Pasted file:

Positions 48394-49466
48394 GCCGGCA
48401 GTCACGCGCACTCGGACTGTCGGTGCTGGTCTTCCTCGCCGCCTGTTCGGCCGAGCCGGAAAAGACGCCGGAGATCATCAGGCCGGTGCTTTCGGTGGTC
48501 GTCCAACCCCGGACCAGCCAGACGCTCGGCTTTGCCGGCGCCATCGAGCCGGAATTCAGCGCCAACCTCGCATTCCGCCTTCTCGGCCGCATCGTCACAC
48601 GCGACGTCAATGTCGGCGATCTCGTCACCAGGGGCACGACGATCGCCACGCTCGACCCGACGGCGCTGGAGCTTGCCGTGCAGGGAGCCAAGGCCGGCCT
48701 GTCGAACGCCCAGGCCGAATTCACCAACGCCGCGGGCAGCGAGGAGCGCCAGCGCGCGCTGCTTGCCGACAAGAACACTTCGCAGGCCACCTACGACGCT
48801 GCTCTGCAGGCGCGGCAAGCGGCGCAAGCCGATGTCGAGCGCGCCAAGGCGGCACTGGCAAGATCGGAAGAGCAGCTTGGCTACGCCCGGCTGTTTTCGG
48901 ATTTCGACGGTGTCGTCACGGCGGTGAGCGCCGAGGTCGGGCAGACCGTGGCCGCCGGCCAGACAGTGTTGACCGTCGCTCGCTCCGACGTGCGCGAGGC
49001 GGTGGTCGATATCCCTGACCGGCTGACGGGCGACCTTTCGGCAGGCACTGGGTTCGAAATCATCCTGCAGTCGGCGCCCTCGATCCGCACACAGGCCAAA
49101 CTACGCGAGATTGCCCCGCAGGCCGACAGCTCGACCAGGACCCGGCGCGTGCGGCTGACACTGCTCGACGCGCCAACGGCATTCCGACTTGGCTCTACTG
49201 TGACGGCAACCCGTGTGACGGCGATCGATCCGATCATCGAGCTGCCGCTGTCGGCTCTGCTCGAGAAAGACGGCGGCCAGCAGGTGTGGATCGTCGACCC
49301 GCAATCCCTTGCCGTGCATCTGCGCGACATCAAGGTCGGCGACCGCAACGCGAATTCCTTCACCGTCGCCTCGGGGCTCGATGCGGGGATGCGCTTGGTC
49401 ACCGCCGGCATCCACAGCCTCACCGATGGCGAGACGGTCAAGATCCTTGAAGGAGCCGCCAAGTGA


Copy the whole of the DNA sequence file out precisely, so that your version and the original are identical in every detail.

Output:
Positions 48394-49466
48394 GCCGGCA
48401 GTCACGCGCACTCGGACTGTCGGTGCTGGTCTTCCTCGCCGCCTGTTCGGCCGAGCCGGAAAAGACGCCGGAGATCATCAGGCCGGTGCTTTCGGTGGTC
48501 GTCCAACCCCGGACCAGCCAGACGCTCGGCTTTGCCGGCGCCATCGAGCCGGAATTCAGCGCCAACCTCGCATTCCGCCTTCTCGGCCGCATCGTCACAC
48601 GCGACGTCAATGTCGGCGATCTCGTCACCAGGGGCACGACGATCGCCACGCTCGACCCGACGGCGCTGGAGCTTGCCGTGCAGGGAGCCAAGGCCGGCCT
48701 GTCGAACGCCCAGGCCGAATTCACCAACGCCGCGGGCAGCGAGGAGCGCCAGCGCGCGCTGCTTGCCGACAAGAACACTTCGCAGGCCACCTACGACGCT
48801 GCTCTGCAGGCGCGGCAAGCGGCGCAAGCCGATGTCGAGCGCGCCAAGGCGGCACTGGCAAGATCGGAAGAGCAGCTTGGCTACGCCCGGCTGTTTTCGG
48901 ATTTCGACGGTGTCGTCACGGCGGTGAGCGCCGAGGTCGGGCAGACCGTGGCCGCCGGCCAGACAGTGTTGACCGTCGCTCGCTCCGACGTGCGCGAGGC
49001 GGTGGTCGATATCCCTGACCGGCTGACGGGCGACCTTTCGGCAGGCACTGGGTTCGAAATCATCCTGCAGTCGGCGCCCTCGATCCGCACACAGGCCAAA
49101 CTACGCGAGATTGCCCCGCAGGCCGACAGCTCGACCAGGACCCGGCGCGTGCGGCTGACACTGCTCGACGCGCCAACGGCATTCCGACTTGGCTCTACTG
49201 TGACGGCAACCCGTGTGACGGCGATCGATCCGATCATCGAGCTGCCGCTGTCGGCTCTGCTCGAGAAAGACGGCGGCCAGCAGGTGTGGATCGTCGACCC
49301 GCAATCCCTTGCCGTGCATCTGCGCGACATCAAGGTCGGCGACCGCAACGCGAATTCCTTCACCGTCGCCTCGGGGCTCGATGCGGGGATGCGCTTGGTC
49401 ACCGCCGGCATCCACAGCCTCACCGATGGCGAGACGGTCAAGATCCTTGAAGGAGCCGCCAAGTGA